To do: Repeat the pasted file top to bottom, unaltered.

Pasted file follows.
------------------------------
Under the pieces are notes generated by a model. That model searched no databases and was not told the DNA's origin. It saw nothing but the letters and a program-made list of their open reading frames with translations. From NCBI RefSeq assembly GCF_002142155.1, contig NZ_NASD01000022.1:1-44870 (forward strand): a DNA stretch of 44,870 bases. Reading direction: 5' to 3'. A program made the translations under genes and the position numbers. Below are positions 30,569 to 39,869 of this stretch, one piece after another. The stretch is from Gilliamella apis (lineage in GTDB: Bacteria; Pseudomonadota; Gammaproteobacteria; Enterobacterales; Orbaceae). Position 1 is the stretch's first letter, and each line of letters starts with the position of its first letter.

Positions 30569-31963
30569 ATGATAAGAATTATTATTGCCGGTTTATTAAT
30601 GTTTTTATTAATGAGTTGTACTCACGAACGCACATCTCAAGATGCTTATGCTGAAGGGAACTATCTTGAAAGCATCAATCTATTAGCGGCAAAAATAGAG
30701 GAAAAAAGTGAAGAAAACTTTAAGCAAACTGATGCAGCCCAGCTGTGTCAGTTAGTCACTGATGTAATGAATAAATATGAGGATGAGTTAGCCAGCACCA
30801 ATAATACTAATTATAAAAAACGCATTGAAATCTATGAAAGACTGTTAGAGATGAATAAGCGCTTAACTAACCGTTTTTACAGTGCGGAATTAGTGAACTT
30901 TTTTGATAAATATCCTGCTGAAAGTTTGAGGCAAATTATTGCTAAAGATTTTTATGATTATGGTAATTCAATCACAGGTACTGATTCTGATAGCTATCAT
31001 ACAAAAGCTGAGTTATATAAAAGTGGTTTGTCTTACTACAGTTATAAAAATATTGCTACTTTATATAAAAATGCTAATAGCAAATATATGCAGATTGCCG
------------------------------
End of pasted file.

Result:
Under the pieces are notes generated by a model. That model searched no databases and was not told the DNA's origin. It saw nothing but the letters and a program-made list of their open reading frames with translations. From NCBI RefSeq assembly GCF_002142155.1, contig NZ_NASD01000022.1:1-44870 (forward strand): a DNA stretch of 44,870 bases. Reading direction: 5' to 3'. A program made the translations under genes and the position numbers. Below are positions 30,569 to 39,869 of this stretch, one piece after another. The stretch is from Gilliamella apis (lineage in GTDB: Bacteria; Pseudomonadota; Gammaproteobacteria; Enterobacterales; Orbaceae). Position 1 is the stretch's first letter, and each line of letters starts with the position of its first letter.

Positions 30569-31963
30569 ATGATAAGAATTATTATTGCCGGTTTATTAAT
30601 GTTTTTATTAATGAGTTGTACTCACGAACGCACATCTCAAGATGCTTATGCTGAAGGGAACTATCTTGAAAGCATCAATCTATTAGCGGCAAAAATAGAG
30701 GAAAAAAGTGAAGAAAACTTTAAGCAAACTGATGCAGCCCAGCTGTGTCAGTTAGTCACTGATGTAATGAATAAATATGAGGATGAGTTAGCCAGCACCA
30801 ATAATACTAATTATAAAAAACGCATTGAAATCTATGAAAGACTGTTAGAGATGAATAAGCGCTTAACTAACCGTTTTTACAGTGCGGAATTAGTGAACTT
30901 TTTTGATAAATATCCTGCTGAAAGTTTGAGGCAAATTATTGCTAAAGATTTTTATGATTATGGTAATTCAATCACAGGTACTGATTCTGATAGCTATCAT
31001 ACAAAAGCTGAGTTATATAAAAGTGGTTTGTCTTACTACAGTTATAAAAATATTGCTACTTTATATAAAAATGCTAATAGCAAATATATGCAGATTGCCG